Is Harvard’s Restrictive Early Action (REA) Admission Program Binding? No!

In this article, college admission expert Neil Chyten explains the differences between Early Decision, Early Action, and Restrictive Early Action programs, and the advantages and disadvantages associated with each.

It seems counterintuitive that any early admission program offered by Harvard would not be binding. However, it is not binding! Restrictive Early Action, or REA as it is widely referred to, is the same as any Early Action (EA) program in that a student is not required to enroll if accepted. However, that is where the “Restrictive” part comes in. While Harvard’s REA program is not binding, it is highly restrictive in that you are not allowed to apply to any other private college’s or university’s EA or Early Decision (ED) programs. For example, you could not simultaneously apply REA to Harvard and EA to MIT. You could, however, apply EA (not ED) to University of Michigan and the University of Virginia, since they are both public institutions.

Harvard’s REA admission program is identical to those offered by Yale, Princeton, and Stanford. In all four cases, you are allowed to apply to any public university’s non-binding EA program, however you are not allowed to apply to any private university’s EA or ED admission plan. University of Notre Dame has a less restrictive REA program in that you may apply to other colleges under their non-binding EA programs, but you may still not apply to any college, whether public or private, under a binding ED program.

So, then, what are the differences between ED, EA and REA admission programs? ED programs are binding, meaning that you must attend that school if you are accepted. The only exceptions are if a different school has offered you a better financial aid package. In this case, you may petition the school where you were accepted under the ED program to be released from their ED acceptance. The initial school where you were accepted would then have the opportunity to match or better the financial aid package offered to you by the other school. ED typically gives you a competitive advantage in the admission process, meaning that your odds of acceptance will increase if you apply to a school under their ED admission program. In some cases, this advantage can be significant.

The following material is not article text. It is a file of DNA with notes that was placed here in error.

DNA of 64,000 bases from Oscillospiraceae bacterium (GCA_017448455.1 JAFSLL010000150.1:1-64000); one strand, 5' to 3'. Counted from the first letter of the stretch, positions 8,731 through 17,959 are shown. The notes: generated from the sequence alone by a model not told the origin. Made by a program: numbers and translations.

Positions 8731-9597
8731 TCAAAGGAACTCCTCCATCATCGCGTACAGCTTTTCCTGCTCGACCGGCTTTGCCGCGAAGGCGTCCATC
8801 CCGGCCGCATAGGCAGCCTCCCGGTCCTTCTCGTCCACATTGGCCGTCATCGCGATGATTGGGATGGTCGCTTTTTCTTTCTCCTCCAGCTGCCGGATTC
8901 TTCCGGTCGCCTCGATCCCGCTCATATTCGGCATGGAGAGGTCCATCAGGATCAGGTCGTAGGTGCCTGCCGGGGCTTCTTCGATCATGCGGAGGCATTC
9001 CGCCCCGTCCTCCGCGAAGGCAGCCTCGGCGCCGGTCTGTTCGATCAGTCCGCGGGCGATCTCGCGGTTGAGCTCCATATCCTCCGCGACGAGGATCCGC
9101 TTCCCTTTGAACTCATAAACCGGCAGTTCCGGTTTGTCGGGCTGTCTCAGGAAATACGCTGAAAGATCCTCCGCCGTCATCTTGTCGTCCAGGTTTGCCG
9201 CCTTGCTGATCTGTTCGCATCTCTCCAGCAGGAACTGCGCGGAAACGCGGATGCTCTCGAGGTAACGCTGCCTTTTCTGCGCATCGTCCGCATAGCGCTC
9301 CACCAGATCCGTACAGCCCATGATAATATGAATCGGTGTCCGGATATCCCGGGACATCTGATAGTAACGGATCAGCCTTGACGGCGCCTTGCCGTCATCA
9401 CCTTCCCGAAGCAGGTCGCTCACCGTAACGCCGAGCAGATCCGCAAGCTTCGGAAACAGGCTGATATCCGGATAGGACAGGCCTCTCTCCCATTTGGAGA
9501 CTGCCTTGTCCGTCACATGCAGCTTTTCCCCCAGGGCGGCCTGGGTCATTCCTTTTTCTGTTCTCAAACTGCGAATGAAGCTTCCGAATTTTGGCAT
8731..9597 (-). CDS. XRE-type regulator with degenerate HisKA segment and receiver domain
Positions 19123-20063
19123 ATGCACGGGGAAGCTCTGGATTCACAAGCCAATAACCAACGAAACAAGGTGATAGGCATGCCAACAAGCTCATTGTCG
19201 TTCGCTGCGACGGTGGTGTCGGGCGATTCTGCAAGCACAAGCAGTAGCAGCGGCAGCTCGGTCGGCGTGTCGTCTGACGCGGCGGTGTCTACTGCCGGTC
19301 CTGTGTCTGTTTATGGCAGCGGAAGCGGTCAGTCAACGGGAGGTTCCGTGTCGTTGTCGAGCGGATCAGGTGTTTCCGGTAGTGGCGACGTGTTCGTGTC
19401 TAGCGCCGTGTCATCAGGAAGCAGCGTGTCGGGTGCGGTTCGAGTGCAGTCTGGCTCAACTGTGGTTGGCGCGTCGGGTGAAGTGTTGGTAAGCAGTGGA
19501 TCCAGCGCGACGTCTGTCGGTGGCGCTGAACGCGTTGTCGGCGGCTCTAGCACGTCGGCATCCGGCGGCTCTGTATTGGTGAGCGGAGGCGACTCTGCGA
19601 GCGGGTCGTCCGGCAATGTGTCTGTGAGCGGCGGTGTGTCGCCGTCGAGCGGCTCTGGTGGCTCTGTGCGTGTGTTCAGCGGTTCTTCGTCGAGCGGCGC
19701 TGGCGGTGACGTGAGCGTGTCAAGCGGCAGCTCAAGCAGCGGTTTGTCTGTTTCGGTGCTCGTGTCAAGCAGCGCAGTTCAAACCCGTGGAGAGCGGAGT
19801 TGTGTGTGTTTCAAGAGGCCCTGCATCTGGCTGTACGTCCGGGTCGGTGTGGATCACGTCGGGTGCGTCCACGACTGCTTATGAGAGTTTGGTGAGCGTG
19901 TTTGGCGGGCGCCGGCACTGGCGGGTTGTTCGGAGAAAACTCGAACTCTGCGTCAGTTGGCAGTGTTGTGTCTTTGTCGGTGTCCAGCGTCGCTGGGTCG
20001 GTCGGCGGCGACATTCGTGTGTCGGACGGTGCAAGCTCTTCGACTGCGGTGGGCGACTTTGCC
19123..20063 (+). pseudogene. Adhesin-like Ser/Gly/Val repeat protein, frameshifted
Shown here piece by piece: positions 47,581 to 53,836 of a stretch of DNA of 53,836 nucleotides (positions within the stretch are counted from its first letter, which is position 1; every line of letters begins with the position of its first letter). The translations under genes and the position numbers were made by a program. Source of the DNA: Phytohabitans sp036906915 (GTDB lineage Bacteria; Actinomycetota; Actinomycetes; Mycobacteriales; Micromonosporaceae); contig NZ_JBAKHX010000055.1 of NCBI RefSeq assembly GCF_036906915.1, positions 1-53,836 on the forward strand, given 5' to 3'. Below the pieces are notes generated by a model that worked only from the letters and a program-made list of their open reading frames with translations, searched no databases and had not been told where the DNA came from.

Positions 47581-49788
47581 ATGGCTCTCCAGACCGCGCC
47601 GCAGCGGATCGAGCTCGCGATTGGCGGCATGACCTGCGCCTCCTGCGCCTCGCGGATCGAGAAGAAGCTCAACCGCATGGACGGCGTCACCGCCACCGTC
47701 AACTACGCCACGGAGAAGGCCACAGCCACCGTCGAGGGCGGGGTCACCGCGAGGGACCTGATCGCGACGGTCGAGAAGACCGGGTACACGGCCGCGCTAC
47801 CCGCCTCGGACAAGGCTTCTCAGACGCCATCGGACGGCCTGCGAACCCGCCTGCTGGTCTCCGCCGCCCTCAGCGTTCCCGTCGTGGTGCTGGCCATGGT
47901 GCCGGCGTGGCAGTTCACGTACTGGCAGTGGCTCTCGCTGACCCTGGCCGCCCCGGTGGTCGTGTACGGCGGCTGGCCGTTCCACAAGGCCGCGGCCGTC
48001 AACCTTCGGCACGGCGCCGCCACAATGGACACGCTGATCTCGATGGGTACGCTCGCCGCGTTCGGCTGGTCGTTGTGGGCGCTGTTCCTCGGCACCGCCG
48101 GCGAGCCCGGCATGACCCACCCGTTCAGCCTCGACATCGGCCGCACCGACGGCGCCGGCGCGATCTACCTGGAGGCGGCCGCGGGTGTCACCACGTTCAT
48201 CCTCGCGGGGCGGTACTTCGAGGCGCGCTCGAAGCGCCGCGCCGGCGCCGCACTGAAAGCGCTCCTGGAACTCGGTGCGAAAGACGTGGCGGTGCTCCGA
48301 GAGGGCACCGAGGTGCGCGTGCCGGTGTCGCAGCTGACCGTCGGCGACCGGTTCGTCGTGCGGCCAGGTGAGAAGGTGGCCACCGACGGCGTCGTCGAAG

EA is non-binding but offers very little, if any, competitive advantage in admissions. The main advantage to EA is that your acceptance comes significantly earlier than it would through the Regular Admission (RA) program. Typically, EA decisions come out in December, whereas RA decisions typically come out in March. Therefore, applying EA can save you many months of stress and anxiety over wondering where you will be attending college in the fall.

Like ED, REA also gives you a competitive advantage in admission. The difference between REA and ED is that acceptance under the REA program is non-binding, meaning that you could choose to attend that college, or not, depending on what other admission offers you receive. Strategically, you should only choose the ED or REA admission program if you are sure that you want to attend the college to which you are applying under these admission programs.

One distinct disadvantage to any of these early admission programs is that you must complete the application process significantly earlier than you do for regular admission programs. Typically, early admission applications are due in November, whereas regular decision applications are typically due in January. Of course, there are exceptions. The most notable exception is the University of California system which requires you to have your application completed and submitted by November 30. Completing your application does not only mean getting your essays written, edited, and proofread; you must also make sure that your transcript and recommendations are sent as well. Another disadvantage to early admission programs is that colleges may not be able to see your first semester senior year grades in time. There are ways that you can submit fall grades, but it is somewhat of a process, and they still may arrive too late to be factored into your admission decision.

As with many facets of college admission, deciding which admission plans to adopt for all the colleges on your list is both important and strategic. It helps to get expert advice to ensure that you are always making the most advantageous decisions given your unique circumstances.